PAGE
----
How does your local economy measure up?

How Does Your Local Economy Measure Up?

Financial analysts use many different metrics to gauge the performance and outlook for companies. They know that current performance is not necessarily an indication of future performance—overall economic trends, product demand, and competition can change quickly. Likewise, executives monitor their firm’s performance and external conditions regularly to look for early warning signs that could affect profitability or even their continued viability. 

In a similar fashion, communities should monitor their economic performance to maintain and enhance their prosperity. As several examples in this book attest, the sudden closing of a major employer can devastate a community overnight. While not as dramatic, the gradual decline of major industries and other job-providers in a community can have the same effect over time. As with companies, current performance is no guarantee for the future performance and prosperity of communities. Here are some ways communities can monitor their economic strength and vulnerability:

  • Track key economic indicators such as the unemployment rate, personal income, and income per capita. Be aware of trends in these measures—up or down—and investigate their causes. Of course, much of the variation in these key indicators can be closely linked to national trends and this has to be factored into any assessment.
  • Benchmark these economic indicators against other communities, your state and the nation to see how your community stacks up currently and also to spot trends.
  • Track the performance of the industries in your community. Make a list of industries sorted by employment in the community. Data to do this are available from a number of sources such as the U.S. Department of Commerce and U.S. Department of Labor. How are the major industries in your community performing at the national or international level? Are they growing or declining? This will provide clues to the future performance of your local economy and need for diversification or even rebooting.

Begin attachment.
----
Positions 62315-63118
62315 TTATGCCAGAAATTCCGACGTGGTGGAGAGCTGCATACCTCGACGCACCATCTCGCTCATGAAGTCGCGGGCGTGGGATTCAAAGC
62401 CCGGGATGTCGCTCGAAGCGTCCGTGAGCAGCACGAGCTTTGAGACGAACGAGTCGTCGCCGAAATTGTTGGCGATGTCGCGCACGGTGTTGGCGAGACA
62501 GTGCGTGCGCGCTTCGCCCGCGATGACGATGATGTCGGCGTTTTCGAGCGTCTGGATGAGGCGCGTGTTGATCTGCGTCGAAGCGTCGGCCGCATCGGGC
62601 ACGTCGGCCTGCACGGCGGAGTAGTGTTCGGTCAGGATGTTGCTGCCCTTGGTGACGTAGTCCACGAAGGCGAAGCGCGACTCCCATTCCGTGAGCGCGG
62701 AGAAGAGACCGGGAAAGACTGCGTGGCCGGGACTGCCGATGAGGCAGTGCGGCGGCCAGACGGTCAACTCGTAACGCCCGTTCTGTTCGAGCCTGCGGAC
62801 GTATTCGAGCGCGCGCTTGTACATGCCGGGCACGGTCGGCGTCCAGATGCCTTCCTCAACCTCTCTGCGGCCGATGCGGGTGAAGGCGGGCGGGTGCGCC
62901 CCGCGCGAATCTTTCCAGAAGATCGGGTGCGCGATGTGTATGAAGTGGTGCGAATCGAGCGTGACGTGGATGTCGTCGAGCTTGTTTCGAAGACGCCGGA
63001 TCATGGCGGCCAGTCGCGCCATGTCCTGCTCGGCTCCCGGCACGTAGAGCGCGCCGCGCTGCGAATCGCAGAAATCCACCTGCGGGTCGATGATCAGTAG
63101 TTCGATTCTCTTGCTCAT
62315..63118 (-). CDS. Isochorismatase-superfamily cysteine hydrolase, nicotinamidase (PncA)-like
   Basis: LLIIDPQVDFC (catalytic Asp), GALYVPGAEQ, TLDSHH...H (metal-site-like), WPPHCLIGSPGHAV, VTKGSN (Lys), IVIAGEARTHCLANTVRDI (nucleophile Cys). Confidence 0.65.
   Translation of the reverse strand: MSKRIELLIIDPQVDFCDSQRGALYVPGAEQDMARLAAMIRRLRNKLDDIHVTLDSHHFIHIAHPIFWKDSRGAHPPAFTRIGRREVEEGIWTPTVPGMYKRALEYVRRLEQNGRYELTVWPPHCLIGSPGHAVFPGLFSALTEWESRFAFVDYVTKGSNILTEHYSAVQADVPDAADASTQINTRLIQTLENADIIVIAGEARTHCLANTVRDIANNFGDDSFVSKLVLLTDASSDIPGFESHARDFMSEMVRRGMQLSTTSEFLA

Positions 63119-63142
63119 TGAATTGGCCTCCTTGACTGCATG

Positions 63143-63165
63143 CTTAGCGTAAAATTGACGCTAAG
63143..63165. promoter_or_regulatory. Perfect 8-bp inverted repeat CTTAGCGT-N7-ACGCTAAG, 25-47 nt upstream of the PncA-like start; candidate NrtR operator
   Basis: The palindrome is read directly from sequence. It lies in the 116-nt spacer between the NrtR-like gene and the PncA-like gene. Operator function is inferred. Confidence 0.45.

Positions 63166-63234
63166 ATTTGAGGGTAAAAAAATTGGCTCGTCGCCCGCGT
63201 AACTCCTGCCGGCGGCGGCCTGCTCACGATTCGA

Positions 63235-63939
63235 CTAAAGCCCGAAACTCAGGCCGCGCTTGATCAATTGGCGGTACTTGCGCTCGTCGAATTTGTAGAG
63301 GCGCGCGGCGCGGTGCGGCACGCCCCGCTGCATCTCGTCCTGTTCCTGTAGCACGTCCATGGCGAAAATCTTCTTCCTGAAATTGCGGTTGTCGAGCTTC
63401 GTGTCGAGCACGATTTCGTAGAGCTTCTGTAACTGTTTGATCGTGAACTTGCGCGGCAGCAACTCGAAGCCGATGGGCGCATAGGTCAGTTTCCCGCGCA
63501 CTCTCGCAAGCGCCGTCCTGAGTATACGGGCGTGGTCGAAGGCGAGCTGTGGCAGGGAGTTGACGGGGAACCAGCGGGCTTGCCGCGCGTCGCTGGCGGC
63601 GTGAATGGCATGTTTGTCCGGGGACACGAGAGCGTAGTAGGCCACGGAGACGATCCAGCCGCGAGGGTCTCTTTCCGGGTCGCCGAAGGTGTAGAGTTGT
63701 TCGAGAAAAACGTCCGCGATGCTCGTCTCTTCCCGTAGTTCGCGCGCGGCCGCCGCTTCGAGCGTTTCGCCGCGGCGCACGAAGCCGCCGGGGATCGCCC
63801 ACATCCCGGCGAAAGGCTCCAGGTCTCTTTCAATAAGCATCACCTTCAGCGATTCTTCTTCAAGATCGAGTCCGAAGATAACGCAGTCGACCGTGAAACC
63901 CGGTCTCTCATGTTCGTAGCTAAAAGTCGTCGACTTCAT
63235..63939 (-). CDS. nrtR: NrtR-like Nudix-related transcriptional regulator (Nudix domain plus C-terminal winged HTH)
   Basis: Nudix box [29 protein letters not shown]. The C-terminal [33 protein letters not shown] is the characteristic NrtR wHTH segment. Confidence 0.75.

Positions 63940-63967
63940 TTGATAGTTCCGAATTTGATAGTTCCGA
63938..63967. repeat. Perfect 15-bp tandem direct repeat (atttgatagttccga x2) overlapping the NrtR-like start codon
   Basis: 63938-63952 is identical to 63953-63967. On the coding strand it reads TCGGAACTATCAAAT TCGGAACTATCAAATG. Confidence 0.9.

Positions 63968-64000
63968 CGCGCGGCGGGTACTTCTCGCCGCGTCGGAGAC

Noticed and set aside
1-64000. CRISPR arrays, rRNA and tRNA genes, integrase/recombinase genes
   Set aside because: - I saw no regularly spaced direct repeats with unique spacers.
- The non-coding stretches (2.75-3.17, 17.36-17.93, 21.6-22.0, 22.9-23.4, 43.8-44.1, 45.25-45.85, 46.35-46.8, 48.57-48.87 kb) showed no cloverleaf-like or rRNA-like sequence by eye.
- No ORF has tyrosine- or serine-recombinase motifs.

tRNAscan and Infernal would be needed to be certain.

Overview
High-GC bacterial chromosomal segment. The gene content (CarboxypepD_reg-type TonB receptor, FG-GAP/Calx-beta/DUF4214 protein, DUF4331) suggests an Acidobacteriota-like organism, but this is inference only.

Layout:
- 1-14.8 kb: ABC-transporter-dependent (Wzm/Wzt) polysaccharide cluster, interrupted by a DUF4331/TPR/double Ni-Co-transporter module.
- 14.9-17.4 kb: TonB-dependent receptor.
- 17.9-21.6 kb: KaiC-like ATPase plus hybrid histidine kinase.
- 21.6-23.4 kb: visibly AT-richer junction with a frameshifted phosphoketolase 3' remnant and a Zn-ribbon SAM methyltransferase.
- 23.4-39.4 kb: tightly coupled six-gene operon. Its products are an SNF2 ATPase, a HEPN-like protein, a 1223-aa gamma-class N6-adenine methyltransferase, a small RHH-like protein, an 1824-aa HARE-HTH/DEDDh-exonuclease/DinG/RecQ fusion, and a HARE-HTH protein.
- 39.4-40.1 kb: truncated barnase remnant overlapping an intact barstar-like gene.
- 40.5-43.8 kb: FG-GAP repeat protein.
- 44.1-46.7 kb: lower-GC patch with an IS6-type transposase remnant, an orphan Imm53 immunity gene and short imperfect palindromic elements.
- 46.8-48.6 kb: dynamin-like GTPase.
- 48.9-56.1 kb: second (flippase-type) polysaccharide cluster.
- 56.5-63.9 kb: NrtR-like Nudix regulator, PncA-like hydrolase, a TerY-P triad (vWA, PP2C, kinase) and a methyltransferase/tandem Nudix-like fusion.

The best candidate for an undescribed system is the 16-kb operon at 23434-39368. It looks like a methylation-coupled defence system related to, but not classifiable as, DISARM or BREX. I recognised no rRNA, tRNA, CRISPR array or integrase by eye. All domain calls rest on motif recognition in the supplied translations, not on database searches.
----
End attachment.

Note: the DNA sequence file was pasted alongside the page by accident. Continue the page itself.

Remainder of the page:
• Monitor your local economy from the ground up. Stay in touch with employers in your community to see if they are growing or declining. Most employers appreciate a visit from a local economic development professional or volunteer. Confidential surveys can add to the information gained through visits and direct contact.

Complacency can be dangerous. Smooth economic sailing today may mask turbulent waters ahead. Smart communities, like companies, watch for signs of danger—and opportunity—and plan accordingly. For more information on monitoring and measuring your community, see Phillips and Pittman, Chapter 211.

This content was originally published in Rebooting Local Economies: How to Build Prosperous Communities by R. Pittman, R. Phillips, and A. Sutt and is republished with permission from Business Expert Press, LLC, 2022.

1R. Phillips, and R.H. Pittman. 2015. An Introduction To Community Development, New York, N.Y: Routledge.

Recent Posts

Sign up For Updates

Janus Institute
Janus Institute
Rock Paper Scissors Logo
Rock Paper Scissors